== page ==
Google

New Google Favicon Deja Vu All Over Again? 227

theodp writes "Last June, Google rolled out a new favicon, the small branding icon that graces your URL bar when you visit Google. Which, as it turned out, bore a striking similarity to Garth Brooks' Circle-G logo. Well, Google went back to the drawing board and has come back with a new favicon, which it says was inspired by — not copied from, mind you — its users' submitted ideas. Some are also seeing inspiration elsewhere for the new favicon, which consists of white 'g' on a background of four color swatches. Take the AVG antivirus icon, for instance. Or everybody's favorite memory toy, Simon. Or — in perhaps the unkindest cut of all — the four-color Microsoft Windows logo, shown here with a superimposed white '7'. Anything else come to mind?" What comes to mind for me is just how obsessed many people are with the Google favicon.

New Gadget Blocks 'Spam' Phone Calls 274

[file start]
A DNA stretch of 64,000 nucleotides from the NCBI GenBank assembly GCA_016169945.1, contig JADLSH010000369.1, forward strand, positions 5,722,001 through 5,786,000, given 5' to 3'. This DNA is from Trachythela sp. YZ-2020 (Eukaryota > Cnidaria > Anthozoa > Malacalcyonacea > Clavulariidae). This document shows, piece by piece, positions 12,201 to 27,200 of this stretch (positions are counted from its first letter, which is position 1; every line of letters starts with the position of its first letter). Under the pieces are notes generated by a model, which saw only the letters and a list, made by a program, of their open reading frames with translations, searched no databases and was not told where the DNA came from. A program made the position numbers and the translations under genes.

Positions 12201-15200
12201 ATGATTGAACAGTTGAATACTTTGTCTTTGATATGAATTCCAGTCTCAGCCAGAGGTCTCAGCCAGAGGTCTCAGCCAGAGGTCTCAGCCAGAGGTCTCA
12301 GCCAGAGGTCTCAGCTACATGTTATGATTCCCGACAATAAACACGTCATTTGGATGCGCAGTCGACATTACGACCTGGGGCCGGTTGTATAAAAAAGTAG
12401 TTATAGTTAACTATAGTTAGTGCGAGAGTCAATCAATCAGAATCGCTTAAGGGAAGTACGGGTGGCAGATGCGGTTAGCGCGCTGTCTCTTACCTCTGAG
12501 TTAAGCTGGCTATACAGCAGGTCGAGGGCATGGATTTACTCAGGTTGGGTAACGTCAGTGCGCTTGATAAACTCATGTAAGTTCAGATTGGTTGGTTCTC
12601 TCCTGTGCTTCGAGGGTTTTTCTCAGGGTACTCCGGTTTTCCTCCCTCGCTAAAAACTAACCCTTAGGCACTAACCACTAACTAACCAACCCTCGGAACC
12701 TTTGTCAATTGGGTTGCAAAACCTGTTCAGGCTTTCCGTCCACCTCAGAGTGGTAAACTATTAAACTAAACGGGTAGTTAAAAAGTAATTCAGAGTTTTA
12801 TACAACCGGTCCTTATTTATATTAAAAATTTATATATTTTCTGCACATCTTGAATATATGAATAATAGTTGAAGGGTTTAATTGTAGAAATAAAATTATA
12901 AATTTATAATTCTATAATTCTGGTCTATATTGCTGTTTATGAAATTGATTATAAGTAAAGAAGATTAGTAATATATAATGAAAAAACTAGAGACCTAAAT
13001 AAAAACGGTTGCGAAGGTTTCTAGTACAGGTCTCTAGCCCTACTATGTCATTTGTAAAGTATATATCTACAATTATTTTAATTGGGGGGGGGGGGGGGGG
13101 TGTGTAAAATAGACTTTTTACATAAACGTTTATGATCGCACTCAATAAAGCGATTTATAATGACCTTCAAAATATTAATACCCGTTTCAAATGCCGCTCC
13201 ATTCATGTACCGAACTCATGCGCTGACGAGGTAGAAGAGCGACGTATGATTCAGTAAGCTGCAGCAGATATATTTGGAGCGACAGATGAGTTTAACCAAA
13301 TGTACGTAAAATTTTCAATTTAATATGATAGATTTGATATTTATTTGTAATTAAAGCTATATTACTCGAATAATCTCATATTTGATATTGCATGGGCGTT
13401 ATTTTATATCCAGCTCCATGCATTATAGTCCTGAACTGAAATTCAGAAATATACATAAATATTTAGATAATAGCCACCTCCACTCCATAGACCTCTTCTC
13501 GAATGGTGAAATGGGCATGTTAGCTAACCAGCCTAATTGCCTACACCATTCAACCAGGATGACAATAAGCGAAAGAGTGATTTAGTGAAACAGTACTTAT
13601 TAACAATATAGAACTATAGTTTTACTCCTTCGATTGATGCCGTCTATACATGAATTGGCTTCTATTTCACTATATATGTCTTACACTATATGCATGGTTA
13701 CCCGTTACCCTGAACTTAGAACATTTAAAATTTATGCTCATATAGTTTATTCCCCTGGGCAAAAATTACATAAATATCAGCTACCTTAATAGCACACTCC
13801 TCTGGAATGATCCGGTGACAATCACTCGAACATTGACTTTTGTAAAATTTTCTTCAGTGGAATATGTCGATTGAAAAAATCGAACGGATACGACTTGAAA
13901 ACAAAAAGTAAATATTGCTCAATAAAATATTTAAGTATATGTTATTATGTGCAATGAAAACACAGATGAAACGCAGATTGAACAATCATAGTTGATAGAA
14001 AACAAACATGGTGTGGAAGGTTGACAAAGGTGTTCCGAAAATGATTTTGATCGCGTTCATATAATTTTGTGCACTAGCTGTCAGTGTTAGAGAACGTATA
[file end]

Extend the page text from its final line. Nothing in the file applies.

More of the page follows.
Smivs writes "The BBC report on a new gizmo that can block/filter spam phone calls. The system basically intercepts all calls. If it recognizes them as a friend or a member of the user's family — numbers on the so-called star list created by the user — it lets them through as normal. If the caller's number is on a zap list — numbers of telemarketers or other nuisance callers — the device answers it, and all future calls from that number, with an automated message which means the phone does not ring at all. If the system doesn't recognize the caller's number, or the caller withholds their number, it asks them who they are, puts them on hold and then rings the user's phone. The user has the option of taking the call, having the system take a message, or they can reject the call and add the number to the 'zap' list. Users can add callers to their 'star' list by pressing the star button on their phone at any point during a call." So wait, they can't spam me twice? If I press a button? And if they actually show their phone number on my caller ID? What about the auto insurance scammers that hit me 10x/week?